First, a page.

The Mediterranean Diet has been shown to reduce the risk of cardiovascular diseases and brain atrophy.
Recent studies conducted in Spain and the United States have demonstrated that leading a healthy lifestyle and following a balanced diet, which is predominantly based upon the Mediterranean diet reduces the risk of suffering a stroke or cerebral atrophy often related to ageing.
Tania Mesa – Nutritionist and Nurse from Neolife
According to a study carried out in Spain, the Mediterranean Diet helps to reduce the risk of cardiovascular diseases such as ischemic heart disease and strokes.
In Spain, the stroke is the third cause of mortality after ischemic heart disease and cancer and is the first cause of impairment and the second cause of dementia after Alzheimer’s. Nevertheless, this could be reduced if an individual is willing to change their lifestyle: manage their weight, blood pressure, blood sugar level and cholesterol; stop smoking and reduce the consumption of alcohol; participate in regular exercise and eat a healthy diet (the Mediterranean diet).
It is known as the Mediterranean Diet, as it has been the traditional eating pattern for countries in the Mediterranean area since the mid-twentieth century. The diet is characterized by consumption of a significantly high proportion of vegetables, legumes, fruits, nuts, whole grains, garlic, onions and spices; moderate consumption of fish and poultry; the use of virgin olive oil (both for cooking and for dressing); the ingestion of wine (consumed in moderation with meals) and a comparatively low intake of saturated fats (including milk), meats, processed meat products and sweets.
Previous clinical and epidemiological studies conducted in recent years have shown the benefits of the Mediterranean Diet in the secondary prevention of cardiovascular disease and more recently the PREDIMED study has demonstrated the benefit in the primary prevention of cardiovascular disease.
The PREDIMED study (1) (Prevention with Mediterranean Diet) is the largest clinical trial conducted in Spain, which involved 7,447 men and women aged between 55 and 80 over a period of 5 years. All participants were considered to have a high cardiovascular risk due to having diabetes mellitus type 2 or at least three of the following risk factors: hypertension, be overweight or obese, have a high LDL cholesterol, low HDL or were smokers who had not been diagnosed with cardiovascular disease at the start of the study.
The participants were randomly assigned to one of the two Mediterranean diet groups (one group provided with supplemental extra virgin olive oil and another with nuts) and others were assigned to a control diet (low in fat, with advice on how to reduce dietary fats).
This study showed that those subjects who followed the Mediterranean Diet decreased their risk of suffering from cardiovascular diseases such as ischemic heart disease and strokes.
According to another study conducted in the United States, older people who follow a DASH diet (similar to the Mediterranean Diet) have a greater volume of brain mass.
The latest AHA Guidelines (American Heart Association) and the American Stroke Association recommend the DASH diet – “Dietary Approaches To Stop Hypertension”, which is a diet similar to the Mediterranean Diet – it is low in sodium and rich in potassium, fruits and vegetables for the primary prevention of strokes (2).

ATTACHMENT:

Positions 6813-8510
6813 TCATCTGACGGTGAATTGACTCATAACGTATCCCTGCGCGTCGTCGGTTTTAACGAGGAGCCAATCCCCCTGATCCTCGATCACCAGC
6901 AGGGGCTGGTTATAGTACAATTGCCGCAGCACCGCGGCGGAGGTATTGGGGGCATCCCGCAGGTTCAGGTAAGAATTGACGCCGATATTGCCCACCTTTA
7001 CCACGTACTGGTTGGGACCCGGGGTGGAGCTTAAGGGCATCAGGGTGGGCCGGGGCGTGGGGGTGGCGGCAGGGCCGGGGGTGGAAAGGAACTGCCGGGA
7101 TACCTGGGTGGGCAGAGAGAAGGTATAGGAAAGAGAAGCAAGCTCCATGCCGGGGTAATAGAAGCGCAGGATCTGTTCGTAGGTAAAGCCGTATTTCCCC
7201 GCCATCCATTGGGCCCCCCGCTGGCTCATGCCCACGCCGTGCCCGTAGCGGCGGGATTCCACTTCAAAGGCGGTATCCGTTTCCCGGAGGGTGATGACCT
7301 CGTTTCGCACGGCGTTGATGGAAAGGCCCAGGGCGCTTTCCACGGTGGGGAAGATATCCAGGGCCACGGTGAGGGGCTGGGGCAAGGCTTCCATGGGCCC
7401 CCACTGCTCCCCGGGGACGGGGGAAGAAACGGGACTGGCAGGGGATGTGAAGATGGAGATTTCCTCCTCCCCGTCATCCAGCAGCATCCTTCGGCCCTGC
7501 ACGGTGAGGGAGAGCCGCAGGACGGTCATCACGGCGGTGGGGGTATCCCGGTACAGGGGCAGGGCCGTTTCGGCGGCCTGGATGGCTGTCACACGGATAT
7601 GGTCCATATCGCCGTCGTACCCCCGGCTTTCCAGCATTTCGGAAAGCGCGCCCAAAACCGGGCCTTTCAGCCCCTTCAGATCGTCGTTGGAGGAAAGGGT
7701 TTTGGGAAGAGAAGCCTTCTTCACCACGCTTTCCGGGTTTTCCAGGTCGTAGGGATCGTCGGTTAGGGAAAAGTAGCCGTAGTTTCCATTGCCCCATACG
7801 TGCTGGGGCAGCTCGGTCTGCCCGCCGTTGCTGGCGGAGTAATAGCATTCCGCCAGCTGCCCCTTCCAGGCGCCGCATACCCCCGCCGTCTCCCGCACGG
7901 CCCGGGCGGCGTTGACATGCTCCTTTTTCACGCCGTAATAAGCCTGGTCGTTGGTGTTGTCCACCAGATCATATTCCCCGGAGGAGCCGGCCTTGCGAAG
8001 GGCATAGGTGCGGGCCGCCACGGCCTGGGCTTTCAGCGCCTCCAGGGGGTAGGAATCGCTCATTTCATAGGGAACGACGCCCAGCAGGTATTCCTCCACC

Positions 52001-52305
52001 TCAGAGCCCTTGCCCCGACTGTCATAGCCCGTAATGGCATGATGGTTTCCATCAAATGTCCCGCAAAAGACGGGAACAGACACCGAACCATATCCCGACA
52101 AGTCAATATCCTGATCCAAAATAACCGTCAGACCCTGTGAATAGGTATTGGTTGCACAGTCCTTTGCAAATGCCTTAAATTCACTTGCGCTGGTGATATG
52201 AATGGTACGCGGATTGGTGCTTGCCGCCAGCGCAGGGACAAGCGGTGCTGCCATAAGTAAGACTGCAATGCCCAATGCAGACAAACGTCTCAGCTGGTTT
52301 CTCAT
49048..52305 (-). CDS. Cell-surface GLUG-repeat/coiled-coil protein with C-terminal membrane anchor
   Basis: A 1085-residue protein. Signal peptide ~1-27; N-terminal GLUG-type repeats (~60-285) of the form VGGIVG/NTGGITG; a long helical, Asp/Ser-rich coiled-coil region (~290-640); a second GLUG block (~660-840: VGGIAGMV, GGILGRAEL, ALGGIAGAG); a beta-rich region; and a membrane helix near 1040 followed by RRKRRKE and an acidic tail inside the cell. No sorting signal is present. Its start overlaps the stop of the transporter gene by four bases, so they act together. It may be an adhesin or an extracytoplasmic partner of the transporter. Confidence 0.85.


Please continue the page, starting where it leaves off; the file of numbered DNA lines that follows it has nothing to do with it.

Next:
Another recent study conducted by Columbia University in New York and presented at the Annual Meeting of the American Academy of Neurology last April (3) has confirmed that older people who consume a Mediterranean Diet throughout their life have a greater volume of brain mass.
The study included 647 people aged 65 and over who had no pre-existing signs of dementia. The objective of the study was to investigate the relationship between the consumption of foodstuffs commonly associated with the Mediterranean Diet and structural measures (cerebral volume and cortical thickness) of the brain using magnetic resonance imaging.
The degree of adherence to the Mediterranean Diet by the participants was measured through a food frequency questionnaire about the amount of fish, vegetables, fruits, legumes, cereals, dairy products, meat, poultry and alcohol they were consuming. Intracranial volume, total brain volume, total grey matter volume, total white matter volume and cortical thickness were each evaluated as part of the study.
Of the nine foodstuffs described, the results were as follows:
- Consumption of high levels of fish was associated with a greater volume of grey matter and cortical thickness.
- Consumption of low levels of meat was associated with greater total brain volume and grey matter volume.
- Participants who consumed a more Mediterranean diet had larger brain volumes (both in grey and white matter) equivalent to more than 1 year of ageing.
We must consider the Mediterranean Diet as a protective measure against the development of cardiovascular diseases, different types of cancer, certain neurodegenerative diseases and even ageing itself.
At Neolife, as a pioneering clinic in Anti-ageing Medicine, we promote healthy lifestyle habits, physical exercise, control/management of hormone levels and stress (thus helping patients to obtain a hormonal balance), diets based on the Mediterranean Diet and the intake of nutritional supplements (to counter any deficiencies in the diet), as well as promoting the improvement of rest and sleep patterns. It is possible to age in a healthy way and we can now maintain an optimal quality of life, whilst achieving an increased life expectancy. Through our anti-ageing programs we are able to achieve tangible positive effects on our health and in the prevention of age-related diseases.